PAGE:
Latest White House Report Highlights Climate Resiliency

By Yessenia Funes Nov 01, 2016

Yesterday (October 31), the White House released a report on climate resiliency titled “Opportunities to Enhance the Nation’s Resilience to Climate Change.” 

The 46-page report acknowledges the impacts of extreme weather events like hurricanes and droughts, highlighting how far the U.S. is from properly handling such disasters. In the last decade, extreme weather and wildfires have cost the federal government more than $357 billion. In 2015 alone, the U.S. Forest Service spent $2.6 billion on wildfires. California absorbed $2.2 billion in losses caused by its drought. “Instead of waiting to respond, the Federal Government is committed to working with communities to anticipate and reduce the future damages of climate change,” reads a statement for the report.

While the report gets into the basics of climate resiliency, like improving infrastructure and addressing national security risks, it also acknowledges the realities whch overburdened low-income and communities of color face with climate change. More specifically, it addresses the impact on Indigenous people, those who do not speak English and low-income communities.

The Council on Climate Preparedness and Resilience, which authored the report, used the words “climate equity” to discuss how to incorporate populations at higher risk of exacerbated health and socioeconomic inequities as climate change worsens. “By considering climate equity, federal, state, local and tribal partners are working to ensure that all people have the opportunity to benefit equally from climate solutions and to diminish the disproportionate burden of climate impacts that some communities endure,” the report states.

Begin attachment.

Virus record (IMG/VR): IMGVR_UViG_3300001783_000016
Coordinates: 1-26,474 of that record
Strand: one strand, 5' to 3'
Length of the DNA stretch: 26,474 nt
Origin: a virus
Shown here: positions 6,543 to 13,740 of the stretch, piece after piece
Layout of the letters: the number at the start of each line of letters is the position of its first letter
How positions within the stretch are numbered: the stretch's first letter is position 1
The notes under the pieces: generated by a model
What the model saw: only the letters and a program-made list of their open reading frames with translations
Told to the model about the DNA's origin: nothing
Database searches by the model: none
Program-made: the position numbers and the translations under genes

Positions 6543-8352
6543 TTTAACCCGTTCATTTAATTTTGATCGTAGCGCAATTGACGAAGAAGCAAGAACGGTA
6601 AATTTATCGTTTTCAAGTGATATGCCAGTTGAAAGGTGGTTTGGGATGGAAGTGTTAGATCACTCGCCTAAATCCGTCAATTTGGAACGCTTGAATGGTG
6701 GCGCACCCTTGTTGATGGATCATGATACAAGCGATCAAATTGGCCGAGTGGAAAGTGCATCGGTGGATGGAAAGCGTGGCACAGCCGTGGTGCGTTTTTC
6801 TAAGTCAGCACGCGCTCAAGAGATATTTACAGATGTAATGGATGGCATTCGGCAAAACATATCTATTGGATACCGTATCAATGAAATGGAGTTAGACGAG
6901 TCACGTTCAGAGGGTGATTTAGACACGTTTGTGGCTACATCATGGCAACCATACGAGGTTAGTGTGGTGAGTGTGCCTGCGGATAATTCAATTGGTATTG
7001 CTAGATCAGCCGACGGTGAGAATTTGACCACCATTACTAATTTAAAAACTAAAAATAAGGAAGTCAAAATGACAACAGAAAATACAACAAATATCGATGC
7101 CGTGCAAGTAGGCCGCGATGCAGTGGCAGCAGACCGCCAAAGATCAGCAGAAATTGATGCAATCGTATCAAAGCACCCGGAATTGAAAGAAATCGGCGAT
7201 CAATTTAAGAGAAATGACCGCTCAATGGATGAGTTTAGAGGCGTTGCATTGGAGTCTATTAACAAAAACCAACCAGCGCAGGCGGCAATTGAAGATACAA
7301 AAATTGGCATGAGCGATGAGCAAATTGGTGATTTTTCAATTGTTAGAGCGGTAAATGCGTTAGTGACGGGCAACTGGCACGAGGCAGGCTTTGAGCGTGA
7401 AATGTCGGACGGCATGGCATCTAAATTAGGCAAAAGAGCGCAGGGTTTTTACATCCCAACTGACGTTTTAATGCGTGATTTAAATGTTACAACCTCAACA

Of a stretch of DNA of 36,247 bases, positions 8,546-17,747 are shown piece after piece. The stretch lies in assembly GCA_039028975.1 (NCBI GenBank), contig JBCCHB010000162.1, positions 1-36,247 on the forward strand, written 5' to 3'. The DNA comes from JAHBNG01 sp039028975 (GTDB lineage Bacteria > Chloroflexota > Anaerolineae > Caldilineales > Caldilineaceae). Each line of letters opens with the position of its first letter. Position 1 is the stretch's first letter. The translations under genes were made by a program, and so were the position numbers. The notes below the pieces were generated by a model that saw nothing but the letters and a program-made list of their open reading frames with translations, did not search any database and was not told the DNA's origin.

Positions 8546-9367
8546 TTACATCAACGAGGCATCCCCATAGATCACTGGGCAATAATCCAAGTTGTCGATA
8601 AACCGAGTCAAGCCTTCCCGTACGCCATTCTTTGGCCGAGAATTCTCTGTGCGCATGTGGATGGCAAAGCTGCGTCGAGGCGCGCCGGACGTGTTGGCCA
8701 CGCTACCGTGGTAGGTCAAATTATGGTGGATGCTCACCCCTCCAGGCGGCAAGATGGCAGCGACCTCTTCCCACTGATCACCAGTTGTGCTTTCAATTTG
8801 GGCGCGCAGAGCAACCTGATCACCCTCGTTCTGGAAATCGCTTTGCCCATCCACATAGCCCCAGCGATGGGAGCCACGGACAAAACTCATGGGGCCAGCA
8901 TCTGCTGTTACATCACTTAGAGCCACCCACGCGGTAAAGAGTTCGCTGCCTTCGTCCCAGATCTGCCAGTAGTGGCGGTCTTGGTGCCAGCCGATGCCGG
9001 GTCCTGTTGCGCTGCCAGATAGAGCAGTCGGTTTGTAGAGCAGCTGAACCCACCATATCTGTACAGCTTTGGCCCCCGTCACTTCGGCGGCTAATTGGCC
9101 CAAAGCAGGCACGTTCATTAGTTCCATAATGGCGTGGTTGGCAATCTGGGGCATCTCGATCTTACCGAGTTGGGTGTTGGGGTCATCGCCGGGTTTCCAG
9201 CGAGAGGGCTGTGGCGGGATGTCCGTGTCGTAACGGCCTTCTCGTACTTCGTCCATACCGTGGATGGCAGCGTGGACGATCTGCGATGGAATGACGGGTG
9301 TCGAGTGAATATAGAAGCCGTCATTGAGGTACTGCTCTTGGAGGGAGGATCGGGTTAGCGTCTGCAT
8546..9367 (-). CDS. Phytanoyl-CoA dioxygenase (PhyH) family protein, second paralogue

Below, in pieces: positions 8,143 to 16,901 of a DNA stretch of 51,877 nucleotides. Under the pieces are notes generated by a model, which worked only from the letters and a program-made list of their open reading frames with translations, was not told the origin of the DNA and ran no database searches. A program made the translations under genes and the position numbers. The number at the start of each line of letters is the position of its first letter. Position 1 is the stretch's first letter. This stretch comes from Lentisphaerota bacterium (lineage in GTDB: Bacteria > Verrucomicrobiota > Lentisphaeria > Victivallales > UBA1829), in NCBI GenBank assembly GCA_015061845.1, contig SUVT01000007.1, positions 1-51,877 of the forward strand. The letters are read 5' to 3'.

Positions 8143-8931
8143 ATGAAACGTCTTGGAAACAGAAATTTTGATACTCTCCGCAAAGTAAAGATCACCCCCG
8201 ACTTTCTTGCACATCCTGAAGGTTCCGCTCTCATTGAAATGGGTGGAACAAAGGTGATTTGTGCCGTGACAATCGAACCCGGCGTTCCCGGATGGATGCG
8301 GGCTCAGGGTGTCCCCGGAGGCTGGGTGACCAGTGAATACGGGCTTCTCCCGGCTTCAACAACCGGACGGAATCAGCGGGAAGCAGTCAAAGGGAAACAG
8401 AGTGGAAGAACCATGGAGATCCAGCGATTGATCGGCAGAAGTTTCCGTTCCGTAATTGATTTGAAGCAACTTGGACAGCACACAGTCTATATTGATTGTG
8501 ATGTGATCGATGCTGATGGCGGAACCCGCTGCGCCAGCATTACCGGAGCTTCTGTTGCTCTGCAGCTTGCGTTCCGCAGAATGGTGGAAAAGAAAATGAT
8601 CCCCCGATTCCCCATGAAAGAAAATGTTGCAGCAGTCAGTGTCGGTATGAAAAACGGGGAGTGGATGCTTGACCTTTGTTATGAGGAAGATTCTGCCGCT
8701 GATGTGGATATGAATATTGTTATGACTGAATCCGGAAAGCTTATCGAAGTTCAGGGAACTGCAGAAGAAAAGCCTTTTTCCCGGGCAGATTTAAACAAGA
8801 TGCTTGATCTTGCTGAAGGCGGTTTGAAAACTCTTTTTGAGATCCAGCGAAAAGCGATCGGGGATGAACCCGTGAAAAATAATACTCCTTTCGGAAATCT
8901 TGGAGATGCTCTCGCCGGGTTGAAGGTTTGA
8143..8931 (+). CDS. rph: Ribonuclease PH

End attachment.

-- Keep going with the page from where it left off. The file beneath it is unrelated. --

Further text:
Reaching and uplifting these communities, according to the report, involves "building inclusive, meaningful public participation into the climate adaptation and hazard mitigation planning process," as is already happening in Baltimore. In California, as Colorines has reported on, the Community Water Center worked with Spanish-speaking residents to develop local leaders who can voice their own concerns related to the drought crisis.

Yet, as shown in Colorlines’ reporting on Hurricane Sandy, resiliency and the ability to recover after a disaster is more than a matter of infrastructure and ecosystems. It is also about community fabric and social cohesion. 

Per the report:

Regional coordination can focus on areas that face high risk from certain climate change impacts such as sea level rise in Alaska and the Pacific and Caribbean Islands, hurricanes along the East Coast and Gulf of Mexico, and water shortages and drought in the West and West Coast. The opportunity, facilitate coproduction of tools, provides examples of effective models.

By working locally, the Federal Government can connect community leaders with each other through regional coordination and peer-to-peer learning to address shared climate change impacts through coordinated regional approaches. Regional coordination supports community leaders with varying expertise, perspectives, and capacity to manage resilience challenges for stronger outcomes. For example, similar projects from multiple communities in a region could be bundled to attract funding from government and the private sector.

Read the full report here.